“I don’t intend to resign. So either we can start working together and move forward positively for the sake of the college, or I guess we continue this public food fight, and that’s unfortunate, too,” Banducci said.

Beyond claims that Banducci runs the board as a hyperpartisan bully, Wood has alleged that the chairman has physically assaulted and sexually harassed female college employees.

Reached by phone, Banducci said he was too busy to talk and would return a call later. Contacted later by email and text message, Banducci did not reply to any questions sent.

Appointing Trustees

The Idaho State Board of Education will now appoint three new trustees for North Idaho College on Friday. Interviews are scheduled for Thursday, and eight finalists have been named.

But it won’t happen without a fight from Banducci and McKenzie, who sued the State Board of Education to prevent it from appointing three new members who will serve through November, when voters will elect new trustees. (McKenzie did not respond to a voice mail message left requesting comment on this story.)

FYI. They are moving at lightning speed to cram it down our throats!!” Banducci wrote in a comment on his campaign’s Facebook page. “They are trying to take it out of the hands of the voters. Pushing thru their agenda via bureaucratic fiat. Candidates?! My understanding is that they will pick 3 finalists for each zone to be interviewed. Please spread the word.”

Banducci and McKenzie sought a restraining order to prevent the Board of Education from appointing three new trustees, arguing that the state only had the authority to add one member, thus reaching a quorum. A district judge, however, shot down that argument last week.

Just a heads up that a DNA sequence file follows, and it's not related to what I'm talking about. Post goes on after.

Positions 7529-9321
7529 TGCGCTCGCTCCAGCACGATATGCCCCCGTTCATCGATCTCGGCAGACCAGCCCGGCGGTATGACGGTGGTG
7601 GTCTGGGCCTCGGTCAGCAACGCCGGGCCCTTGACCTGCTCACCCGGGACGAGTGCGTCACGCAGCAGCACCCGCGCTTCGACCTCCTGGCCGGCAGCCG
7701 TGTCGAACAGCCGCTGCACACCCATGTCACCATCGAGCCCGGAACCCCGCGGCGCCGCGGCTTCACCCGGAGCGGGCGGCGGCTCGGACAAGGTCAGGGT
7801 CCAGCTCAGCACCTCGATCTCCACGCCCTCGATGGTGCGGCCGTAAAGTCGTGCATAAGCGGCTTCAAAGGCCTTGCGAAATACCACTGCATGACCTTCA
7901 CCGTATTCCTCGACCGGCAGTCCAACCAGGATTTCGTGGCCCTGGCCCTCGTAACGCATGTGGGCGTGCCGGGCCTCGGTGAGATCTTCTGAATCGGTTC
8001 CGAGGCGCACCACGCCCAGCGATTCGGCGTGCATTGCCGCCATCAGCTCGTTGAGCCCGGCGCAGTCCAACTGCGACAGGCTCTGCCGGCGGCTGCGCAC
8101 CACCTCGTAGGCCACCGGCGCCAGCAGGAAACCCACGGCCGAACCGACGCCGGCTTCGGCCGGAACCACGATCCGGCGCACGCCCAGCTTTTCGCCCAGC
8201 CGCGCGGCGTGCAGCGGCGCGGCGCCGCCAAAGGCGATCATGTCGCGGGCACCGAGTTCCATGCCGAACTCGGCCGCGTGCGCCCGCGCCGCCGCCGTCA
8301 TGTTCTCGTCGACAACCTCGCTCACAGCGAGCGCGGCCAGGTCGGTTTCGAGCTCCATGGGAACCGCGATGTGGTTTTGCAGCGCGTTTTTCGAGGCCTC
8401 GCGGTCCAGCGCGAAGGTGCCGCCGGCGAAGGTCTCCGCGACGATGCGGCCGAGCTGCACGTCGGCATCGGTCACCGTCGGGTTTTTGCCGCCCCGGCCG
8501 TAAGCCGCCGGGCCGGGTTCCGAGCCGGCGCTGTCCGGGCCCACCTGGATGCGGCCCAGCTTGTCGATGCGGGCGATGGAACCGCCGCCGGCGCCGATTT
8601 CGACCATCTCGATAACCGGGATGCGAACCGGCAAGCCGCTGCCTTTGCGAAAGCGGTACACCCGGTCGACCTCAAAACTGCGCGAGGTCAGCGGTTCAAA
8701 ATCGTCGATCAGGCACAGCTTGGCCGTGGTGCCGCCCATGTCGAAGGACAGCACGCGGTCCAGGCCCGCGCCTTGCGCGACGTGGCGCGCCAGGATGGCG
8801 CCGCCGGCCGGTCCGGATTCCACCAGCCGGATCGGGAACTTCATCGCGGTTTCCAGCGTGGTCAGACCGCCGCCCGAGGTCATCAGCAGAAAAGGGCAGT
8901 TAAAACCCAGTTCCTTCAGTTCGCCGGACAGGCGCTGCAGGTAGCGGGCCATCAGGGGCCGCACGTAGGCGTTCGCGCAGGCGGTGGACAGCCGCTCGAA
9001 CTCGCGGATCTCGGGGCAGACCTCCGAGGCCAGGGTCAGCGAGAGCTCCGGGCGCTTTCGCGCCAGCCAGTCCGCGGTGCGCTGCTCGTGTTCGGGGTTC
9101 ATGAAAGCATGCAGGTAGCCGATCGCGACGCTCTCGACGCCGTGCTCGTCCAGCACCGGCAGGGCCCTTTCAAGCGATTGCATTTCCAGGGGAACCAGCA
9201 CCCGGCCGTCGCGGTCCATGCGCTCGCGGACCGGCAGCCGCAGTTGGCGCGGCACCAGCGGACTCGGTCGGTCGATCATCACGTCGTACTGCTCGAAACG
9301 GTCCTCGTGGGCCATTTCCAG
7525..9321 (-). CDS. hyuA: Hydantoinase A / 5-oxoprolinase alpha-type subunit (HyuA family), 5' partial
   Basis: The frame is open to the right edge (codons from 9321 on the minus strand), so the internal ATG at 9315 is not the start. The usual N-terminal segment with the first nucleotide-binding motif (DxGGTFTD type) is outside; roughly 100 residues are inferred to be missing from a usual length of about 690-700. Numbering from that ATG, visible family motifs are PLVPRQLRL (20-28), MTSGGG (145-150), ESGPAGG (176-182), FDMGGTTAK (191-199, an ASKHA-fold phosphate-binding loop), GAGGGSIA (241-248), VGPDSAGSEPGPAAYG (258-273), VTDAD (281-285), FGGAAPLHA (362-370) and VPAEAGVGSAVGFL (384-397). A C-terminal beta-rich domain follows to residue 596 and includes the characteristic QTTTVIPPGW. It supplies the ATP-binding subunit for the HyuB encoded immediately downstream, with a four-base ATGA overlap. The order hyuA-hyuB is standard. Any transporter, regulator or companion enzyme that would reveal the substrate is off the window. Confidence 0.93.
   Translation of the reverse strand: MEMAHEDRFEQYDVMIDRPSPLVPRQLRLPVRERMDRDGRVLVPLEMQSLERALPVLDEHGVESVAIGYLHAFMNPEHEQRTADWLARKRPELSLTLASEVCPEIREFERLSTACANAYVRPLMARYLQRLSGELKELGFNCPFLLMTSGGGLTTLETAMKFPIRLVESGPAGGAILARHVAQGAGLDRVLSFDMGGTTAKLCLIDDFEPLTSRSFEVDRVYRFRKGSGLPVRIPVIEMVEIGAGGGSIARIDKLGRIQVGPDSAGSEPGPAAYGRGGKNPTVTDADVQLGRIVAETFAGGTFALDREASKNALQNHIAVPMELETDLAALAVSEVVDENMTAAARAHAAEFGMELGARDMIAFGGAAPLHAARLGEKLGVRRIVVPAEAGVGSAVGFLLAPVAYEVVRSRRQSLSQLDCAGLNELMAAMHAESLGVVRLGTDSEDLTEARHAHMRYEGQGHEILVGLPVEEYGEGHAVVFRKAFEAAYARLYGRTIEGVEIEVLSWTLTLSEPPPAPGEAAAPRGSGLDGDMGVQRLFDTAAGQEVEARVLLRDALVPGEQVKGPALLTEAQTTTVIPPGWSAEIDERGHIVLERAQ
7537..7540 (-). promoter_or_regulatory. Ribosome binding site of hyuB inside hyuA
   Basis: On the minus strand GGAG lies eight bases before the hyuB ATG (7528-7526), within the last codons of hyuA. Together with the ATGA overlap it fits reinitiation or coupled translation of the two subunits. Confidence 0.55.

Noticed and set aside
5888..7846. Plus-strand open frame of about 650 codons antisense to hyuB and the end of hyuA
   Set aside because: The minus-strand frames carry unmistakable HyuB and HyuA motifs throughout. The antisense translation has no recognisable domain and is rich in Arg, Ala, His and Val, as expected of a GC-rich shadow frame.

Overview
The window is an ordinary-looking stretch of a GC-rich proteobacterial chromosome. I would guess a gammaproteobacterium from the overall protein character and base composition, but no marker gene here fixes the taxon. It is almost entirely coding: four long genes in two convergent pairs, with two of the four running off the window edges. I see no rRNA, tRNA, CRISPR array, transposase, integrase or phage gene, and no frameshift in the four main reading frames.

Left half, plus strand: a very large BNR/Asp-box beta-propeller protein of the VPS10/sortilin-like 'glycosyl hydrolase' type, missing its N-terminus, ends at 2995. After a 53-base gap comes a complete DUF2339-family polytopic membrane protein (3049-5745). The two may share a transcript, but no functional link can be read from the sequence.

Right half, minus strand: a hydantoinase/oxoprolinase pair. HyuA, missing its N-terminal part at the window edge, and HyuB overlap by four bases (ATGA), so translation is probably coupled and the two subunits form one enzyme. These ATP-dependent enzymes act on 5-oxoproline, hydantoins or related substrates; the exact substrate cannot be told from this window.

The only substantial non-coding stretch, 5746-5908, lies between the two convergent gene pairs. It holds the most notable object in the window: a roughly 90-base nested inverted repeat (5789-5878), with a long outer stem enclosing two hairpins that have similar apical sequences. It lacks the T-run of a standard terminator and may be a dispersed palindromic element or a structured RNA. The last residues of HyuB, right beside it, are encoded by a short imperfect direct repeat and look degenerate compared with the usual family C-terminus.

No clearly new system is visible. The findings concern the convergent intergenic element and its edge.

Now three new members will soon join the North Idaho College Board of Trustees. Howard and Wood hope that new members can right the ship and expeditiously guide the college through its ongoing presidential search and accreditation issues.

Understanding the Politics

North Idaho College is located in the city of Coeur d’Alene, which has a population of around 50,000. In Coeur d’Alene—like in much of the Gem State—Republican politics dominate.

“North Idaho, I would characterize as perhaps one of the more conservative parts of an already conservative state,” said Jeffrey Lyons, a political science professor at Boise State University.

Banducci’s opponents have suggested that he aims to stave off state appointmentees because he hopes that local voters will pack the board with trustees of a similar political leaning. Recent election results show a deep-red streak in Kootenai County, where Coeur d’Alene is located.

“I think there is undoubtedly a distrust of certain kinds of educational institutions in the state and just really among Republicans nationally. And I think that’s what you see reflected here,” Lyons said. “It’s the kind of a place where you see the concerns that Republicans have magnified here by virtue of sheer numbers. And in North Idaho, that’s undoubtedly the case.”

Local governing bodies, such as college boards of trustees, are expected to be nonpartisan. But regardless of whether trustees are elected by voters, appointed by public officials or selected in other ways at private colleges, they’re expected to function, not disrupt day-to-day operations.

“Each board member and the board itself should uphold their fiduciary responsibility, of loyalty, care and obedience, and think about the institution as a whole,” said Bobby Gitenstein, senior vice president for AGB Consulting and president emerita of the College of New Jersey . “The individual should be aware of the difference between management and oversight, or what I like to call insight. And they should conduct themselves with impeccable integrity.”

How board members interact with one another is also important, she adds.

“There has to be a sense of respect—there has to be a sense of rowing in the same direction,” Gitenstein said. “Now, all these are more difficult sometimes with elected boards, but there’s no reason why it shouldn’t happen. There are many boards that function very, very well.”